When the Goods and Services Tax (GST), the biggest tax reform in independent India, was rolled out two years ago, it was hailed as a celebration of the federal spirit and the success of consensus politics. And, rightly so. It had taken 17 long years of arduous efforts to make the GST a reality. However, going by the cavalier attitude of the NDA government towards the concerns of the States, it now appears that the new regime is faltering. Instead of addressing the implementation issues in an impartial manner, the Centre has chosen to shy away from its responsibility of paying the GST compensation to the States, citing the coronavirus pandemic as an ‘act of God’. Adding insult to the injury, it has asked the States to fend for themselves by seeking market borrowings or loans from the Reserve Bank of India. This is totally unfair and seriously undermines the federal spirit, which guides the GST law. The Centre has no other option but to pay full GST compensation to the States as promised. One wonders why the Centre cannot borrow from the market by relaxing the provisions of the Fiscal Responsibility and Budget Management (FRBM) Act and fulfil the promise of paying the compensation instead of asking the States to do so. While the borrowing limit for the States under the FRBM norms is 3%, it is 5% for the Centre, and it can increase the limit if it wants while the States need Union government’s permission for it.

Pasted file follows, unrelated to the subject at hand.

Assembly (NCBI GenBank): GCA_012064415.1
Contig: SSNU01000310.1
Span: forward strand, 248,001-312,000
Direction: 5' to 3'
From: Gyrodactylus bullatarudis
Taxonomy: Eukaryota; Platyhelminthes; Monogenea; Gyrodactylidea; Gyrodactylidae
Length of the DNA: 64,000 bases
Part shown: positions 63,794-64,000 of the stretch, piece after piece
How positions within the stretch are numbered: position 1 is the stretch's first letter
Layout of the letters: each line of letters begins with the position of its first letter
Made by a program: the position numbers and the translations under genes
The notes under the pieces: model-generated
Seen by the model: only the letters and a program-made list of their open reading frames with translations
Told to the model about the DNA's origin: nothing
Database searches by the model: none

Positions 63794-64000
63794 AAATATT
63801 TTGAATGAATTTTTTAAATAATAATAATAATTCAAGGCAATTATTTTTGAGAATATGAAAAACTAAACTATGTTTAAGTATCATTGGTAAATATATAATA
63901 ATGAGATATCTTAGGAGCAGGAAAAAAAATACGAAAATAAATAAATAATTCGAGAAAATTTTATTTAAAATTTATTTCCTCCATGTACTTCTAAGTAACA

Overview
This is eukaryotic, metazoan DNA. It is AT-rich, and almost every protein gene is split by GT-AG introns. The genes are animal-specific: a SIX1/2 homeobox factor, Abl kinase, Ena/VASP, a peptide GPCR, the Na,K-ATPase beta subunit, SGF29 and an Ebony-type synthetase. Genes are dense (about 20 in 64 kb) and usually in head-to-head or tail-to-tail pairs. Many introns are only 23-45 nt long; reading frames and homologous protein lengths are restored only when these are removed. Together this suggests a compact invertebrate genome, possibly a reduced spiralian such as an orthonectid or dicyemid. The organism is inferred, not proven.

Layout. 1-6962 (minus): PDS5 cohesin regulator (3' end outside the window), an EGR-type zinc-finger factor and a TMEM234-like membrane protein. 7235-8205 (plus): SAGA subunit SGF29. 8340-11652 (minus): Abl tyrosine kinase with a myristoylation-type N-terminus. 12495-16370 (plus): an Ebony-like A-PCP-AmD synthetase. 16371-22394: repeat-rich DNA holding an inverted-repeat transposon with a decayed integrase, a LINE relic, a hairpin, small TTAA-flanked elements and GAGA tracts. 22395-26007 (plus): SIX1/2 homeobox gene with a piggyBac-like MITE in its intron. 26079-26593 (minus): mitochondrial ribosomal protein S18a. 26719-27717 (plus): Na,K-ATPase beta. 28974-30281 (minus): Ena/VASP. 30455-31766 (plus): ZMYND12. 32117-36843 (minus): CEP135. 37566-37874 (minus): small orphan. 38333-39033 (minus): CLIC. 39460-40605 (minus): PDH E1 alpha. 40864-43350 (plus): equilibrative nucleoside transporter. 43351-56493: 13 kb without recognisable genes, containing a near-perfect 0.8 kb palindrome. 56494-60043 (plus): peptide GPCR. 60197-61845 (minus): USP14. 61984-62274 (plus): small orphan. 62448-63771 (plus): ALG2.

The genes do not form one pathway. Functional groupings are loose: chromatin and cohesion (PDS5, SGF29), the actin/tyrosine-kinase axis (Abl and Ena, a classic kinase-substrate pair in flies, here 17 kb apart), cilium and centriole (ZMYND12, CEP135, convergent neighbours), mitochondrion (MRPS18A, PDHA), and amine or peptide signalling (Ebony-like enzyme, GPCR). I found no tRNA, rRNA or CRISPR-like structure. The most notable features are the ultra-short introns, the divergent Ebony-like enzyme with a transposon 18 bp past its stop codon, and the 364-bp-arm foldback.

It is also unjustified on the part of the Centre to reduce the quantum of GST compensation to be paid to the States from Rs 3 lakh crore to Rs 1.65 lakh crore. States like Telangana would be entirely within their rights to take legal recourse if the Union government refuses to take full responsibility to uphold the GST Act. Telangana has lost about Rs 8,000 crore, amounting to nearly 35% of the income, during the past four months on account of the coronavirus-induced lockdown. The State would have additionally earned Rs 25,000 crore had it not joined the GST regime. As part of the new tax regime, the State had paid Rs 18,032 crore to the Centre while it received only Rs 3,200 crore. Telangana has now taken the lead in mobilising support from other States for the just cause and mounting pressure on the Centre to honour its legal and moral commitments. The denial of compensation amounts to a double whammy for the States— a sudden increase in expenditure due to the public health crisis even as revenue flow has dwindled. The Centre is morally bound to compensate as the States are bearing the brunt of the pandemic.
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